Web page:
A Liner, A U-boat... And History

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The first part of May, 1915, was a time of concern in Europe, not so much for the public which everywhere still had the heart to accept the optimistic headlines of the press, but for the handful of men in each of the warring nations who understood that crucial decisions were in the making. On both sides the first crafty calculations of quick victory had been exploded. The overconfident blueprints of conquest had been laid aside as control passed into the hands of sober soldiers and politicians who understood that the war would be long and hard.

A somber mood hung over London. Nine months before Foreign Secretary Grey had seen the lights go out all over Europe and had marked it down as the beginning of the end of the world that he had known. There was no cause for greater optimism now. The first German thrusts had been repulsed. But the ultimate outcome was still unclear. Many an Englishman now thought the country’s best hope for the future lay in strengthening its understanding with the United States.

The longstanding enmity between the former colony and the mother country had begun to abate toward the end of the Nineteenth Century. Old grievances had been settled and English statesmen had gone out of their way to pay court to Americans. Now and then the hope was even expressed that some day the transatlantic breach would be healed and some form of union would draw together the two “Anglo-Saxon” powers.

The outbreak of war made the rapprochement crucial, for the United States was the most powerful neutral on earth. The British launched an intensive propaganda campaign to win over the Americans to an understanding of the Teutonic menace to civilization. American aid in the form of munitions and money began to flow across the Atlantic.

For the Germans the war had begun with a series of miscalculations. All their lives the members of the General Staff and the Kaiser’s elaborate corps of imperial advisers had labored to reduce the manifold possibilities of international politics to a scientific system, mathematically coherent enough to take account of every contingency. Assuming that power A acted, while B and C did not, and E remained indecisive, then we in conjunction with F must move into phase G, prepared to deploy, on day H at I hour, J men according to scheme K. So ran the elaborate plans they spun, abstract from any immediate human consideration.

Hemmed in by formulae, and bound by the cast-iron obligations of alliances, they seemed to have lost their freedom of diplomatic maneuver. In the complex pattern of the European balance of power every event had its necessary response. If the Russians mobilized, the Germans had to declare war. If the French came in in support of the Russians, the quick thrust through Belgium was inescapable. It had all been set down in logic so tight there was no crevice through which to wiggle to an alternative.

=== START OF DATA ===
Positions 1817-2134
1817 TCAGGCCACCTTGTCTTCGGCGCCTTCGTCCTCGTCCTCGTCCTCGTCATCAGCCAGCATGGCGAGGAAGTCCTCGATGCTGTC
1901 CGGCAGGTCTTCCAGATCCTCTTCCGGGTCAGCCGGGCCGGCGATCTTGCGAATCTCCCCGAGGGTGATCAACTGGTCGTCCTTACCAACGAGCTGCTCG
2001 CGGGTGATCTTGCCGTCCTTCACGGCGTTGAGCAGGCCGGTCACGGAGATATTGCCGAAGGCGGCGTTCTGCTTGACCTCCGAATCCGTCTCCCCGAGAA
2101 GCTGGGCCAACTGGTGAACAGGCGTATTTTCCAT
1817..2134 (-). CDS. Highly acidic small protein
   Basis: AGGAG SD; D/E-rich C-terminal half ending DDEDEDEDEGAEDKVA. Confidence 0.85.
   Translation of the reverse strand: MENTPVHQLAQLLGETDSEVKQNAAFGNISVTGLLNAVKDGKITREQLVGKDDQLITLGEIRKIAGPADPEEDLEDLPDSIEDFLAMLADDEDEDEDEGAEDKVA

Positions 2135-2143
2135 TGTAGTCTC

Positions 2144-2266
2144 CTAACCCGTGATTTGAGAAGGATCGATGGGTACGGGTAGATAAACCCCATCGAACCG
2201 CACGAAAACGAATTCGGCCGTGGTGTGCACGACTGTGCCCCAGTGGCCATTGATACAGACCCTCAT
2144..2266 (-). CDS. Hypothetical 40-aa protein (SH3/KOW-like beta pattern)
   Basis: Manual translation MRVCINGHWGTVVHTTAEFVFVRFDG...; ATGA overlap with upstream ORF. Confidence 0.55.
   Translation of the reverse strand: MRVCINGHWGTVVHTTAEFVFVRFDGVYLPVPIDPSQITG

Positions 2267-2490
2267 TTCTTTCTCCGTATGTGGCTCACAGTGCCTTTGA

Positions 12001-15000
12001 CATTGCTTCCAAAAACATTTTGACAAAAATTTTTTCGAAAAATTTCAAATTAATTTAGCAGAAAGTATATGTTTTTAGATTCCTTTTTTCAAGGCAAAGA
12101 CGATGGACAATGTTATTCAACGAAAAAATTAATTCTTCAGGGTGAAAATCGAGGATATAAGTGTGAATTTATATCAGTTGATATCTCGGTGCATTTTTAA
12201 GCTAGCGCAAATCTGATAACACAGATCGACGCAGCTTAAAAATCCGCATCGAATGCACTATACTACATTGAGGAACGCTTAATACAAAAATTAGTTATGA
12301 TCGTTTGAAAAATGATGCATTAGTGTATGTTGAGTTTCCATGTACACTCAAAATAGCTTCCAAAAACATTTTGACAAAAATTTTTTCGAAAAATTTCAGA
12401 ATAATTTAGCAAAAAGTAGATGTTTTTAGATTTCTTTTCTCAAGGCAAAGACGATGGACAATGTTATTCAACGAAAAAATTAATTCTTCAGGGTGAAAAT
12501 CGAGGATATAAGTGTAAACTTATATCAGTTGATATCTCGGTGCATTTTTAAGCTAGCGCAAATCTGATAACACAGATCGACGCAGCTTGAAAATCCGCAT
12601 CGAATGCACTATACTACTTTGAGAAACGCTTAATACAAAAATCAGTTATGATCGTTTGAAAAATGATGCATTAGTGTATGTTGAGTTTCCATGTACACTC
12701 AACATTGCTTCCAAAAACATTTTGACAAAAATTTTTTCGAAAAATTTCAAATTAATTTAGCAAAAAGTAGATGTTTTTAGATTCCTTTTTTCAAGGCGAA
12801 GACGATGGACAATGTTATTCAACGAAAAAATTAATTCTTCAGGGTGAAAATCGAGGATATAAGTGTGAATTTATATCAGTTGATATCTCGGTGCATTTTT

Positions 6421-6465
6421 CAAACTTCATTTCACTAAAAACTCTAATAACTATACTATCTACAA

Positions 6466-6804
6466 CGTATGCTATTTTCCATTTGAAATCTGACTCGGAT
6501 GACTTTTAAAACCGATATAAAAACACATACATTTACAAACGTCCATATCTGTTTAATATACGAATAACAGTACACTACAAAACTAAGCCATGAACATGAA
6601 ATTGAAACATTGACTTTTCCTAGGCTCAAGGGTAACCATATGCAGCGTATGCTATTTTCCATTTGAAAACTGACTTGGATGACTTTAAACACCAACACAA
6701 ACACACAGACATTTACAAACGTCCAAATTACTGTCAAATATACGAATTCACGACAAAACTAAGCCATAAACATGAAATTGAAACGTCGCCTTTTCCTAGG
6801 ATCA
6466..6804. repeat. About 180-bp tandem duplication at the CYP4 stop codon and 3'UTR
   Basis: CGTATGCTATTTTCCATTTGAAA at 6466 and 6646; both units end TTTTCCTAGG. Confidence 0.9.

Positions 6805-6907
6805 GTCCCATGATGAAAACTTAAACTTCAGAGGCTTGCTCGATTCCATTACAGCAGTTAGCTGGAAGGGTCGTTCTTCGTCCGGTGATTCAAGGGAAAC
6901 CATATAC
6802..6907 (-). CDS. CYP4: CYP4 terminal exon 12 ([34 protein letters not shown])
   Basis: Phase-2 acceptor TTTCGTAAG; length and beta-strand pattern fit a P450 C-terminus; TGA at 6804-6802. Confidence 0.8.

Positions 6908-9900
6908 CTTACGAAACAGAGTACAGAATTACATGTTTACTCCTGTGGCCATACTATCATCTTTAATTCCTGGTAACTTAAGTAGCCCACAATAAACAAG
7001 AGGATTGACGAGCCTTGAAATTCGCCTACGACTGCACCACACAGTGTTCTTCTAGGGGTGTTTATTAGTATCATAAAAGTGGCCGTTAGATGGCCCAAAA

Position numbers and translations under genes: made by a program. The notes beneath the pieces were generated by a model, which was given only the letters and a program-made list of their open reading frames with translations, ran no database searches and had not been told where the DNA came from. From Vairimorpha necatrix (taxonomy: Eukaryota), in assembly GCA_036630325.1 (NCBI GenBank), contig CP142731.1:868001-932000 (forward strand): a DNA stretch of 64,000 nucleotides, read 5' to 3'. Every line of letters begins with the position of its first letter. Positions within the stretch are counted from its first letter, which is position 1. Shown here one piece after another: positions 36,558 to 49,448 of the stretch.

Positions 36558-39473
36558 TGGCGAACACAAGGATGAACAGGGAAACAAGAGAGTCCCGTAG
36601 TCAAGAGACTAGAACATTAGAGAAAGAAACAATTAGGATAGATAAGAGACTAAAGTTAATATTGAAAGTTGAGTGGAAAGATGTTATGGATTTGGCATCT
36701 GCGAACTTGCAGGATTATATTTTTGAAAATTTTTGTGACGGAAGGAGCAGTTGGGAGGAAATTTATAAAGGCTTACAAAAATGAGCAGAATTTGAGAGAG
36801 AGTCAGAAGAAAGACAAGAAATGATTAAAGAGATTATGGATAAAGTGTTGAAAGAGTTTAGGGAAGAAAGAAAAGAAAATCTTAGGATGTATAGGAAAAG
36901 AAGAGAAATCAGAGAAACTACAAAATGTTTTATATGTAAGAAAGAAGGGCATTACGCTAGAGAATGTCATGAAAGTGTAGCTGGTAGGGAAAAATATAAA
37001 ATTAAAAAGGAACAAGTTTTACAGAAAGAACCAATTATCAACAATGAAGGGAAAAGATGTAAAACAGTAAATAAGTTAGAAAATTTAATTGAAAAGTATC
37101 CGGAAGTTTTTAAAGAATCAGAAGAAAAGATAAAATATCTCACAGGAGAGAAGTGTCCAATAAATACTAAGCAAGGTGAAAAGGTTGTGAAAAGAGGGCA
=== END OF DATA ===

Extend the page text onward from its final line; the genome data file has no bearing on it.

By the spring of 1915, however, it was sadly apparent that the elaborate plans had miscarried. The Prussian tradition had always looked toward short brisk wars; and in contemplating this one the General Staff had envisaged quick knockout blows to east and west that would create the conditions for a settlement. No one had foreseen the bloody stalemate that was to bog down great armies as they took to the trenches.

For the time being the German naval command limited its operations to the destruction of Allied commerce, hoping thus to counteract the influence of the blockade. It used toward that end whatever miscellaneous corsairs it could scrape together, including a few submarines, then regarded as little more than experimental toys. In February, 1915, a war zone had been proclaimed around the British Isles within which all Allied ships were to be sunk at sight.

In the next few months an occasional sinking brought protests; Germany had after all signed various international conventions, agreeing that passengers be warned and given the opportunity to leave the ships about to be sunk. The advertisement in the New York papers of May i had been the response. Travelers intending to embark on the Lusitania had had their warning, and their opportunity.

In Washington quite a different view prevailed.

The Democrats had come back to office after sixteen years out of power. None of the party chiefs had much experience with foreign affairs.

The first place in the cabinet had gone to William Jennings Bryan as a reward for his aid in securing Wilson the nomination. Given the circumstances, the appointment was far better than anticipated.

The central problem was peace. Bryan took office in a period of high hopes. A little earlier Andrew Carnegie, setting up the endowment for international peace, had worried over the disposition of his fund when wars had ceased to exist; so near to the desired goal did men then think they were! The new secretary launched upon a program designed to further international understanding by arbitration treaties and other measures. When the war came he was terribly disappointed; but he was resolved, like his chief, that American neutrality was the best means of quieting Europe in its feverish state.